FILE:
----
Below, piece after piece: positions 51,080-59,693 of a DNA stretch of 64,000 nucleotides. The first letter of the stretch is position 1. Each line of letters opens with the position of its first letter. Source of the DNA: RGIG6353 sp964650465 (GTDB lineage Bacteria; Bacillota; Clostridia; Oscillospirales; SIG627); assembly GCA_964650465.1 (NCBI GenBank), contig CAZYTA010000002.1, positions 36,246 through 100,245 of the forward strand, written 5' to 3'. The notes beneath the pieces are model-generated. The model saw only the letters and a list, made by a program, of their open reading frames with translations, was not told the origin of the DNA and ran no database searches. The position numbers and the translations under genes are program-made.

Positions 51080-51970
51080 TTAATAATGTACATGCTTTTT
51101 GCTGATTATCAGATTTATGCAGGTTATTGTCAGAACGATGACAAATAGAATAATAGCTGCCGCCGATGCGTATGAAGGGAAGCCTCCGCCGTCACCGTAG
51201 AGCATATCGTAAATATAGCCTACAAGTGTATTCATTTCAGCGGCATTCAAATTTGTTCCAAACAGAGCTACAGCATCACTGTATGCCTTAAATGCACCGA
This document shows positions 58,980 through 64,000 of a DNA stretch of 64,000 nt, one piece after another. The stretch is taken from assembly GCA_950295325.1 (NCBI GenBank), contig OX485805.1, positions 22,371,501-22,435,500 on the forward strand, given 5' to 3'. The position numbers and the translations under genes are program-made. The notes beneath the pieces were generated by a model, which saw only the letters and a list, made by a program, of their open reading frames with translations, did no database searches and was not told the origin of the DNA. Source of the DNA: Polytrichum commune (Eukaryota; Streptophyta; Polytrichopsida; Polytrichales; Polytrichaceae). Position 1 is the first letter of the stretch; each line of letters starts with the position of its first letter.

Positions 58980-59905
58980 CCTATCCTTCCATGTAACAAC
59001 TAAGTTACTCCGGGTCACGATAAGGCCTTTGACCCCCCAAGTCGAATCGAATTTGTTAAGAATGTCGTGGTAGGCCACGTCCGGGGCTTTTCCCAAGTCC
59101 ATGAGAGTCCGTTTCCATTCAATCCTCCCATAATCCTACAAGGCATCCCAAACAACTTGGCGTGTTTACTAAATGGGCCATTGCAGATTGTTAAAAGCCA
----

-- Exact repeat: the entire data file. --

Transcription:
Below, piece after piece: positions 51,080-59,693 of a DNA stretch of 64,000 nucleotides. The first letter of the stretch is position 1. Each line of letters opens with the position of its first letter. Source of the DNA: RGIG6353 sp964650465 (GTDB lineage Bacteria; Bacillota; Clostridia; Oscillospirales; SIG627); assembly GCA_964650465.1 (NCBI GenBank), contig CAZYTA010000002.1, positions 36,246 through 100,245 of the forward strand, written 5' to 3'. The notes beneath the pieces are model-generated. The model saw only the letters and a list, made by a program, of their open reading frames with translations, was not told the origin of the DNA and ran no database searches. The position numbers and the translations under genes are program-made.

Positions 51080-51970
51080 TTAATAATGTACATGCTTTTT
51101 GCTGATTATCAGATTTATGCAGGTTATTGTCAGAACGATGACAAATAGAATAATAGCTGCCGCCGATGCGTATGAAGGGAAGCCTCCGCCGTCACCGTAG
51201 AGCATATCGTAAATATAGCCTACAAGTGTATTCATTTCAGCGGCATTCAAATTTGTTCCAAACAGAGCTACAGCATCACTGTATGCCTTAAATGCACCGA
This document shows positions 58,980 through 64,000 of a DNA stretch of 64,000 nt, one piece after another. The stretch is taken from assembly GCA_950295325.1 (NCBI GenBank), contig OX485805.1, positions 22,371,501-22,435,500 on the forward strand, given 5' to 3'. The position numbers and the translations under genes are program-made. The notes beneath the pieces were generated by a model, which saw only the letters and a list, made by a program, of their open reading frames with translations, did no database searches and was not told the origin of the DNA. Source of the DNA: Polytrichum commune (Eukaryota; Streptophyta; Polytrichopsida; Polytrichales; Polytrichaceae). Position 1 is the first letter of the stretch; each line of letters starts with the position of its first letter.

Positions 58980-59905
58980 CCTATCCTTCCATGTAACAAC
59001 TAAGTTACTCCGGGTCACGATAAGGCCTTTGACCCCCCAAGTCGAATCGAATTTGTTAAGAATGTCGTGGTAGGCCACGTCCGGGGCTTTTCCCAAGTCC
59101 ATGAGAGTCCGTTTCCATTCAATCCTCCCATAATCCTACAAGGCATCCCAAACAACTTGGCGTGTTTACTAAATGGGCCATTGCAGATTGTTAAAAGCCA